Extreme Ultraviolet Explorer

Summary

Extreme Ultraviolet Explorer (EUVE)
EUVE Photo.gif
The EUVE spacecraft
NamesExplorer 67
Mission typeUltraviolet astronomy
OperatorNASA
COSPAR ID1992-031A
SATCAT no.21987
Websitessl.berkeley.edu/euve
Mission duration9 years
Spacecraft properties
BusMultimission Modular Spacecraft
ManufacturerUC Berkeley SSL
Dry mass3,275 kilograms (7,220 lb)
Start of mission
Launch dateJune 7, 1992, 16:40:00 (1992-06-07UTC16:40Z) UTC
RocketDelta 6920-X[1]
Launch siteCape Canaveral LC-17A[1]
End of mission
Disposaldeactivated
Deactivated31 January 2001 (2001-02-01)
Decay date30 January 2002
Orbital parameters
Reference systemGeocentric
RegimeLow Earth
Eccentricity0.01152
Perigee altitude515 kilometers (320 mi)
Apogee altitude527 kilometers (327 mi)
Inclination28.4 degrees
Period94.8 minutes
Epoch11 July 1992[2]
Main telescope
TypeWolter telescope
WavelengthsUltraviolet (7-76 nm)
← COBE
SAMPEX →
 

The Extreme Ultraviolet Explorer (EUVE) was a space telescope for ultraviolet astronomy, launched on June 7, 1992. With instruments for ultraviolet (UV) radiation between wavelengths of 7 and 76 nm, the EUVE was the first satellite mission especially for the short-wave ultraviolet range. The satellite compiled an all-sky survey of 801 astronomical targets before being decommissioned on January 31, 2001. It re-entered the atmosphere on January 30, 2002.[3]

Mission goals

The goals of the mission included several different areas of observation using the extreme ultraviolet (EUV) range of frequencies:

  • To make an all-sky survey in the extreme ultraviolet band
  • To make a deep survey in the EUV range on two separate bandpasses
  • To make spectroscopic observations of targets found by other missions
  • To observe EUV sources such as hot white dwarfs and coronal stars
  • To study the composition of the interstellar medium using EUV spectroscopy
  • To determine whether it would be beneficial to create another, more sensitive EUV telescope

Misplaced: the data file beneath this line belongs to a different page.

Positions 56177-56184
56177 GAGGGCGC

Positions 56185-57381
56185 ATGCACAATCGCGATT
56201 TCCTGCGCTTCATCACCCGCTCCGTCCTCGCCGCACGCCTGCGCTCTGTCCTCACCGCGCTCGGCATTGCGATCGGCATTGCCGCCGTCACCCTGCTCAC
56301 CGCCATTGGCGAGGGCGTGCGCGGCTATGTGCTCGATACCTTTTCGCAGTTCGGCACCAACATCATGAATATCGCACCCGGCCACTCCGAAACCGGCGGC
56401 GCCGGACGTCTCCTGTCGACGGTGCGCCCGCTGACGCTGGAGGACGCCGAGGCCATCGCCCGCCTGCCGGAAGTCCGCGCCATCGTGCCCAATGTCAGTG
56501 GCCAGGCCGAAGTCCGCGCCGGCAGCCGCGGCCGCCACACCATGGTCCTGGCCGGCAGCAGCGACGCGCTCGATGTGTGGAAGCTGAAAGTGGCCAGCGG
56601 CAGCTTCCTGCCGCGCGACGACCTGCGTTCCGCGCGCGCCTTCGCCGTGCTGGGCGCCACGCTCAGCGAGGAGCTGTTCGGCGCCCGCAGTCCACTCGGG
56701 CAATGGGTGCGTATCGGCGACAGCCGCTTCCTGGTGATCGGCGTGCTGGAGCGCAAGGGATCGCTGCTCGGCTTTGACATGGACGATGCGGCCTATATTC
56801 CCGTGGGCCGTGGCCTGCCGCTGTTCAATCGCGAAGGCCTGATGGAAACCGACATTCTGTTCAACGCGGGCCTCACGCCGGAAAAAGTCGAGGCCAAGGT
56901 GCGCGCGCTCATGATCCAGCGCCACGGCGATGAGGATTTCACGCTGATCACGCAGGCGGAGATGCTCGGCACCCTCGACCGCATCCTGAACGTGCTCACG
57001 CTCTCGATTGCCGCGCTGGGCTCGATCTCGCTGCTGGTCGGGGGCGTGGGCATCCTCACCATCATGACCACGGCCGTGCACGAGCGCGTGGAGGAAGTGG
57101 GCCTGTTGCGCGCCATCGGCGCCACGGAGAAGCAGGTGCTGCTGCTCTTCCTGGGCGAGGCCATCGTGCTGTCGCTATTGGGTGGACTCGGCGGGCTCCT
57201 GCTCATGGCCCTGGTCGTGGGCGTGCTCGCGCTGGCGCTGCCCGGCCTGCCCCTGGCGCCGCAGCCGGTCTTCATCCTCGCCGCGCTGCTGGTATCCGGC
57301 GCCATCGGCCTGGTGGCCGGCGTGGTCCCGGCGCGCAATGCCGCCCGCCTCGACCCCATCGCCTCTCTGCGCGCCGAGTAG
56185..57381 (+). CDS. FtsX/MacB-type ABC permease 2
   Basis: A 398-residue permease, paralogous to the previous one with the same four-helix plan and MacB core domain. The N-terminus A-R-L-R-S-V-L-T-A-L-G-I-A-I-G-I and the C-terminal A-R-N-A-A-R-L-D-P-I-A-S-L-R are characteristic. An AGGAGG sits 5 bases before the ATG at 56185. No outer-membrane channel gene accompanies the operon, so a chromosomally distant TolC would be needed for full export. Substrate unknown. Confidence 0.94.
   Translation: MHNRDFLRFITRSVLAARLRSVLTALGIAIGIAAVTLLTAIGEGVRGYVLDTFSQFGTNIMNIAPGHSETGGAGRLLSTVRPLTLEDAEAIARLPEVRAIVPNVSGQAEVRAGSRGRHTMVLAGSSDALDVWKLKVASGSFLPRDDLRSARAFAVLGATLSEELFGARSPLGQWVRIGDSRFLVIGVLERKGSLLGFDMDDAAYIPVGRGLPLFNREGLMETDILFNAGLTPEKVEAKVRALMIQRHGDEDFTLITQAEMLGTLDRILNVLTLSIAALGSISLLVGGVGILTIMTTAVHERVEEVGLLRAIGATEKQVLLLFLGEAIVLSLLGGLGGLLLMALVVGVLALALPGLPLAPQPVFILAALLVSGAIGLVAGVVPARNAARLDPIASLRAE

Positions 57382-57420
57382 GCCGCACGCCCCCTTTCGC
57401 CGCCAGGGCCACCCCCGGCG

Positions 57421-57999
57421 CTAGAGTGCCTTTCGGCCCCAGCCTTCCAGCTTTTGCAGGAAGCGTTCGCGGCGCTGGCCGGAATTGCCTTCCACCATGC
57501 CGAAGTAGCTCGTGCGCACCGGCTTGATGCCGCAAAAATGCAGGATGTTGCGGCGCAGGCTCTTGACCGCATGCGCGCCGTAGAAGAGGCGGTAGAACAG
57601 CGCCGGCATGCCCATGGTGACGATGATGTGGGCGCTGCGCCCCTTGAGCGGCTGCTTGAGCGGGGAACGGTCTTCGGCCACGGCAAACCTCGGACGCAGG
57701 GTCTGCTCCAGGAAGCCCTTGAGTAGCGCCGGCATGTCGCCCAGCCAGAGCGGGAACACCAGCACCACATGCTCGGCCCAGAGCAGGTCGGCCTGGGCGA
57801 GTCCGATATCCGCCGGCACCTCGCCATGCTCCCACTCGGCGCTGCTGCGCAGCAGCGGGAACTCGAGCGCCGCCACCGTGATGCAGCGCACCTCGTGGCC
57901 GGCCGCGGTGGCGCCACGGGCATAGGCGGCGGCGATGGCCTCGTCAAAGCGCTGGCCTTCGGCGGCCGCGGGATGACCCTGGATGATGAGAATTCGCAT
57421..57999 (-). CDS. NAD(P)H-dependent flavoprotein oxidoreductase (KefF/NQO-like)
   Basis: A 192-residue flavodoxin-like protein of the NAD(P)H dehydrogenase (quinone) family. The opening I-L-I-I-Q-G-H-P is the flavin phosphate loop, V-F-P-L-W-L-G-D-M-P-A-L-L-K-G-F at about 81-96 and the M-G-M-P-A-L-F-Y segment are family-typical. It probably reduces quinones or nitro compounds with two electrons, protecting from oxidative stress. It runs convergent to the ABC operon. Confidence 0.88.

Payload instruments

NASA describe these:[4]

  • 2 Wolter-Schwarzschild Type I grazing incidence mirror, each with an imaging microchannel plate (MCP detector) (Scanner A & B) FOV ~5° diameter; two passbands 44-220 Å 140-360 Å
  • 1 Wolter-Schwarzschild Type II grazing incidence mirror, with an imaging microchannel plate (MCP detector) FOV ~4° diameter; two passbands 520-750 Å 400-600 Å
  • 1 Wolter-Schwarzschild Type II grazing incidence mirror Deep Survey/Spectrometer Telescope. The light is split, with half of the light fed to:
    • An imaging Deep Survey MCP detector, and
    • Three Spectrometers which are each combinations of a grating and MCP detector: SW (70-190 Å) MW (140-380 Å) LW (280-760 Å).
The Extreme Ultraviolet Explorer Spacecraft prior to launch

See also

References

  1. ^ a b "EUVE". Encyclopedia Astronautica. Archived from the original on May 22, 2013. Retrieved July 18, 2013.
  2. ^ McDowell, Jonathan. "Satellite Catalog". Jonathan's Space Page. Retrieved July 18, 2013.
  3. ^ "EUVE spacecraft re-enters Earth's atmosphere" (Press release). NASA. January 31, 2002.
  4. ^ http://heasarc.gsfc.nasa.gov/docs/euve/euve.html

External links

  • National Space Science Data Center site on EUVE
  • EUVE page at Space Sciences Lab (links to science highlights and publications)
  • EUVE page at NASA-GSFC
  • EUVE page at NASA-STScI (MAST) (has stellar map of EUVE observations)